The gathering was a chance to up the institutions’ collaborative efforts.
“We draw on the expertise in the universities to help us tackle our big problems, because we can’t solve them by ourselves,” said Oak Ridge Director Thomas Mason. “What we’re trying to do today is to see, if we can get a little higher level of interaction and a little more institutional relationship, can we do more?”
Argonne Director Eric Isaacs said Mississippi could help with his lab’s research that could lead to an electric grid that repairs itself or new understandings of protein that could lead to cancer cures.
“The universities here are particularly good at cooperative research,” he said. “We’re here in part to talk to faculty, to students, to see if we can find new pathways for us to collaborate.”
Higher Education Commissioner Hank Bounds credited the Mississippi Research Consortium and forward-looking leaders for cooperation among Ole Miss, Mississippi State University, Jackson State University and the University of Southern Mississippi.
“Collectively we’re very strong,” he said, noting that all four research universities contributed to the BP oil spill cleanup. “It’s really a productive model that serves Mississippi quite well.”
Alice Clark, vice chancellor for research at Ole Miss, said Ole Miss researchers offer expertise in issues from clean coal burning to creating super-durable materials.
“The major outcome for today is to strengthen (the national labs’) awareness of our capabilities and our awareness of partnership opportunities to work together on research projects,” she said. “We also want our students to see that there are opportunities for training and internships and employment when they graduate.”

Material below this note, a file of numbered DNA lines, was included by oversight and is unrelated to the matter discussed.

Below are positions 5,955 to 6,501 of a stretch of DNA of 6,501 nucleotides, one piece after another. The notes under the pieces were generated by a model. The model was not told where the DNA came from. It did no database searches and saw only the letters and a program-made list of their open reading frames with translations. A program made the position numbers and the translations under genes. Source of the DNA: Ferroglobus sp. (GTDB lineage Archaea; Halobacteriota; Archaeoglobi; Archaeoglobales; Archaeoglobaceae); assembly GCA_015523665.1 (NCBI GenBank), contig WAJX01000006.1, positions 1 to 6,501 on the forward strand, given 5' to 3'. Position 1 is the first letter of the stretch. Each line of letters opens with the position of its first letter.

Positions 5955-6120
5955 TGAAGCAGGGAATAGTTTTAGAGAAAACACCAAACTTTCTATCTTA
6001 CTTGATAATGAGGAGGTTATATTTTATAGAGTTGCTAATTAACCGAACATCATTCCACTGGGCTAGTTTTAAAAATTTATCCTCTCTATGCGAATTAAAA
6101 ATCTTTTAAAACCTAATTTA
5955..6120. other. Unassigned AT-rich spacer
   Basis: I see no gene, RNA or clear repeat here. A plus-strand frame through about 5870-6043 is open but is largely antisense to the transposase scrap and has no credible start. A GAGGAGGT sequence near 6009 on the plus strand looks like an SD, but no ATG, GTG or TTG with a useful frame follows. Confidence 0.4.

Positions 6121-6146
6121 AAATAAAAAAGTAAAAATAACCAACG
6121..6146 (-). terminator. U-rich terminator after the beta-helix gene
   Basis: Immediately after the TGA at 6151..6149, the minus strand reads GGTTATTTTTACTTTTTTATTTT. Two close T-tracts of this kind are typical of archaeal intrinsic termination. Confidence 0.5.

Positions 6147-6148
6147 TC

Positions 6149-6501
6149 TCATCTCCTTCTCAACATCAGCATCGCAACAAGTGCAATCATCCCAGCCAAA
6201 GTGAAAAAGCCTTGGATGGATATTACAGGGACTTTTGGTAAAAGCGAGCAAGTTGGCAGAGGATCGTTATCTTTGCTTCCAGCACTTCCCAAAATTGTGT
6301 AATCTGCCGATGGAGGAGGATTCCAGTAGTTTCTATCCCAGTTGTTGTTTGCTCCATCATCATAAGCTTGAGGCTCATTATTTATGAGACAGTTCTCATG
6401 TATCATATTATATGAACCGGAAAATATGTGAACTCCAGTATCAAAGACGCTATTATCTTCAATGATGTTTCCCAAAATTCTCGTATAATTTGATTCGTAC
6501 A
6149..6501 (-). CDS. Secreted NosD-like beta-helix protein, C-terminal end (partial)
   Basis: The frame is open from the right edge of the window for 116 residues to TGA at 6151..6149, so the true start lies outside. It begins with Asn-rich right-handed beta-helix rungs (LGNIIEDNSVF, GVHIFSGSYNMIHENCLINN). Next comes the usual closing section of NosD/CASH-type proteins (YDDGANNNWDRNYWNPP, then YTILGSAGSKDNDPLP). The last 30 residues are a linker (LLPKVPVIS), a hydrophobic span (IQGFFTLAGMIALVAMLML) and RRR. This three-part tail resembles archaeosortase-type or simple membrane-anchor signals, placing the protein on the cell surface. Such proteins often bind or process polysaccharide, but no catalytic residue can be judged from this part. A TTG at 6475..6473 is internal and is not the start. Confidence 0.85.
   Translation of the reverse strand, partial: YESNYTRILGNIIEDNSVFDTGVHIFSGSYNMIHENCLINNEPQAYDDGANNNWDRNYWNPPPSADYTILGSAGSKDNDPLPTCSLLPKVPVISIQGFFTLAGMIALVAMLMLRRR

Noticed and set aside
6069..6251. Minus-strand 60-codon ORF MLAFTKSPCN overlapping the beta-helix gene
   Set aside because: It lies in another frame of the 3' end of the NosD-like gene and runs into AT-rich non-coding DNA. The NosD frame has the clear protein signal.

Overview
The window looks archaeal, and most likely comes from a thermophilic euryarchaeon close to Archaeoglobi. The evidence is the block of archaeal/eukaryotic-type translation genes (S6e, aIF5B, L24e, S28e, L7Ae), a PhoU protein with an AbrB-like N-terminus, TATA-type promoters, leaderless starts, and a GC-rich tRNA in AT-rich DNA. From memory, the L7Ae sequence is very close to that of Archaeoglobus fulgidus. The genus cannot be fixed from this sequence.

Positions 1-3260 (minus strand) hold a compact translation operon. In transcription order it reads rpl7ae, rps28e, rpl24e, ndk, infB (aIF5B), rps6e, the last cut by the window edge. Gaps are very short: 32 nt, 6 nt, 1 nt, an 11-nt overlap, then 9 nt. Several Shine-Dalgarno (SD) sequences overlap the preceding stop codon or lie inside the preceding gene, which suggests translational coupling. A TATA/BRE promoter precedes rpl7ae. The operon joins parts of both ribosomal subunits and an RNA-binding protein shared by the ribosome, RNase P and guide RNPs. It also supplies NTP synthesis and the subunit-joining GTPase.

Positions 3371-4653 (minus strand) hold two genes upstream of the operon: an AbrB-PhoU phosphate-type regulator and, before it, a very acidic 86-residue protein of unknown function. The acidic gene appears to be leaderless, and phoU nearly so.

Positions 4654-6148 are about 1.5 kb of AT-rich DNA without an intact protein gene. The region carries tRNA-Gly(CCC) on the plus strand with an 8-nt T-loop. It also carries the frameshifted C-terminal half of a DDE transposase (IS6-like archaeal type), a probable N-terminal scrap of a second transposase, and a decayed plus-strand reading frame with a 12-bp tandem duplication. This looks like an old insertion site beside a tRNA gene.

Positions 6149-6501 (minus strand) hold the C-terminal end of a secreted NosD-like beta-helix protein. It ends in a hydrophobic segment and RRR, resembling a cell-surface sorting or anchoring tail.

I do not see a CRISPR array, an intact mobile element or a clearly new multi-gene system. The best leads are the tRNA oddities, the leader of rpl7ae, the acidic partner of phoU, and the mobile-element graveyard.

David Shaw, vice president for research at Mississippi State University, said MSU’s research is as varied as designing safer military vehicles and protecting the nation’s computing infrastructure, energy and health care against high-tech terrorism.
“Some cases have resulted not only in research on how to do that, but putting people in prison that were trying to do that,” he said.
Rita Presley, associate vice president for research at Jackson State University, said JSU’s research strengths are in computational sciences, GIS andremote sensing, environmental sciences and biological sciences. One recent success was “supporting research that helped the shrimp industry in better breeding shrimp on the Gulf Coast,” she said.
Nunnelee said even in the face of severe budget constraints, basic research is vital to U.S. interests.
“Our government in Washington is going to have to cut spending, regardless of who was elected this week,” he said. “But I’m convinced that Mississippi universities can compete for research grants with any university in the world. That’s what today is all about.”